Price paid: $ 500
Purchased from: McKay Music
Sound — 8
I like the sound through either a 50 watt Marshall or a 1965 Fender Vibrolux. I prefer my 65 Fender tube amp with echo-reverb built in, which, produces a fat round, clean tone at mid-volume. If more distortion is needed I increase the volume to 8-10. I purchased a amp stand which was needed when playing with other musicians who have larger amps. I can get nice 'pinch' harmonix when needed. On rare occasion I use a Dunlop wah pedal.
Overall Impression — 8
I have played for 50 years. All genre. Traveled on the road and played large venues and low-down bars. !00 watt double stacked Marshalls; 50 watt smaller Peavey, Fender, Vox, and the Epi has always done it's part. I name my guitars and, although not in the same class as my Gibson, Fender or, Gretsch, "Blondie" will remain in the family. Blondie is to darned pretty to let go.
Reliability & Durability — 7
As mentioned previously this is a working players guitar. Gig ready and set up for nightly use. This Epi is not hard on the shoulder as it is not a heavy guitar. I have never had any problem with the strap buttons, but, to be safe I installed locking buttons.
Action, Fit & Finish — 7
The crafmanship of this guitar is excellent. Perhaps other Korea made Epiphone were not so well made, but, this one is a work of art. The wood grain is matched and lined beautifully. The color contrast of blonde, gold, and, tortoise shell is an eye popper and I often get comments from the audience or other musicians.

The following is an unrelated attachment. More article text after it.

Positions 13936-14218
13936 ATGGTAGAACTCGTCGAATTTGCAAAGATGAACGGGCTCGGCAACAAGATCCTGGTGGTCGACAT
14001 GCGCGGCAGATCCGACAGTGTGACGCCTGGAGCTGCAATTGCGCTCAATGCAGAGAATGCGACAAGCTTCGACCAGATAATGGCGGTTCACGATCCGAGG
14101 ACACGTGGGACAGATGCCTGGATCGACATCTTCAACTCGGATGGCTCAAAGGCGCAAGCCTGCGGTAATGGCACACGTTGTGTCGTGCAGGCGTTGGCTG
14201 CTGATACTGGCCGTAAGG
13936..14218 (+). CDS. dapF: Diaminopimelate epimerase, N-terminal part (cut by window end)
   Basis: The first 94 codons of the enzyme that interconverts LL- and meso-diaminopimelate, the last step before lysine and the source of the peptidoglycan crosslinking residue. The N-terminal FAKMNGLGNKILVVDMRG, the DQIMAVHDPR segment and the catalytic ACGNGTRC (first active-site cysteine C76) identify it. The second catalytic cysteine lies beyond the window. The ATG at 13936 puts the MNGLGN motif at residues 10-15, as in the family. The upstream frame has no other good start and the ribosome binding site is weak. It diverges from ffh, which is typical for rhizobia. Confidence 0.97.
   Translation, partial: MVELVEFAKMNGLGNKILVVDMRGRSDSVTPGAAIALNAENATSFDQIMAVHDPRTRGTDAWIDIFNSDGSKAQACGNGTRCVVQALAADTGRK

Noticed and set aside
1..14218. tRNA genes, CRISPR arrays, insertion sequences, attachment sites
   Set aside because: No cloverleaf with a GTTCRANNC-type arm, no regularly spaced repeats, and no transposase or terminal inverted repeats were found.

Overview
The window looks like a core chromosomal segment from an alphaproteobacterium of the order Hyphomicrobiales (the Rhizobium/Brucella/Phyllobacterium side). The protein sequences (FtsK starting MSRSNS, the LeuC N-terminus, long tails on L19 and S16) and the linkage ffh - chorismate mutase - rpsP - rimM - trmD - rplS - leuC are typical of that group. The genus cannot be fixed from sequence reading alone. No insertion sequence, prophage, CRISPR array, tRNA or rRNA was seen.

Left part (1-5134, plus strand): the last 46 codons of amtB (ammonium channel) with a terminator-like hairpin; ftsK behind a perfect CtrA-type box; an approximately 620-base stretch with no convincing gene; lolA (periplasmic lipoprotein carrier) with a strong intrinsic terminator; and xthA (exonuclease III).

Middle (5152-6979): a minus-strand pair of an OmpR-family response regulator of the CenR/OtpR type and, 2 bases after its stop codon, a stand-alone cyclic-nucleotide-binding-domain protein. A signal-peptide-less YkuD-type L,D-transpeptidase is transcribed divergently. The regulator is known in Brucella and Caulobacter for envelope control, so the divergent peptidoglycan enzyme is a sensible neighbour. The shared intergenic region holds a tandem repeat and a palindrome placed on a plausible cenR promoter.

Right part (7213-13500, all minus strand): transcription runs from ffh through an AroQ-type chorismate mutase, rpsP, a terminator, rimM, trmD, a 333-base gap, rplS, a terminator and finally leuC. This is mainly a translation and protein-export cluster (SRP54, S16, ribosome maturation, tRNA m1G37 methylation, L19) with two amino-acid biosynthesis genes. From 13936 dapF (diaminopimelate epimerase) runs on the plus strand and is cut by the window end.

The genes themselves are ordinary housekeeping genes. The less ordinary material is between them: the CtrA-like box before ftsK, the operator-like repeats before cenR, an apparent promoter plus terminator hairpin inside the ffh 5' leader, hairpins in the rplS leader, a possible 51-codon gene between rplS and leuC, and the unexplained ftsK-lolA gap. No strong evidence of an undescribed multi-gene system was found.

Features — 8
I purchased an Epiphone Sheraton II in 1991, used, made in Korea. My Epi is blonde with gold hardware, tune-o-matic bridge, and 2 humbucking pick-ups. It has two tone and two volume 'witch-hat' knobs. The headstock has that beautiful Epiphone 'tree' design. The headstock is larger than many other guitars. The neck is comprised of 3 separate types of wood with a 'skunk' line down the middle. The finish has retained the high gloss Shine even after many years of use. I have used the guitar in rock, blues, country, and, some jazz bands. A very versatile guitar and a real headturner for looks. I had to replace the pots after much use. I usually set my guitars action and harmonics up but, the Epi required a Luthier, to reset the neck due to my A string not being balanced. I like the double cut-away, and it frets nicely up and down the neck. I installed off white fret markers in the upper neck similar to a Gibson. The tortoise shell pick-gaurd is classy, but, I had to place a small rubber pad between the guard and body due to the guard vibrating against the body. Ernie Ball strings either 0.9 or 0.10 work well; I prefer the 0.9 package. This Epi is a well crafted solid 'working' players guitar. I own Gibsons and Fenders and, although my Epi is an excellent instrument, it cannot compete with my Gibson or Fender. However, for durability, beauty, tone, and price it serves as a excellent back-up guitar. I noticed the price ($500.00 in 1992) has changed very little over the last 20+ years. I.e. minimal depreciation.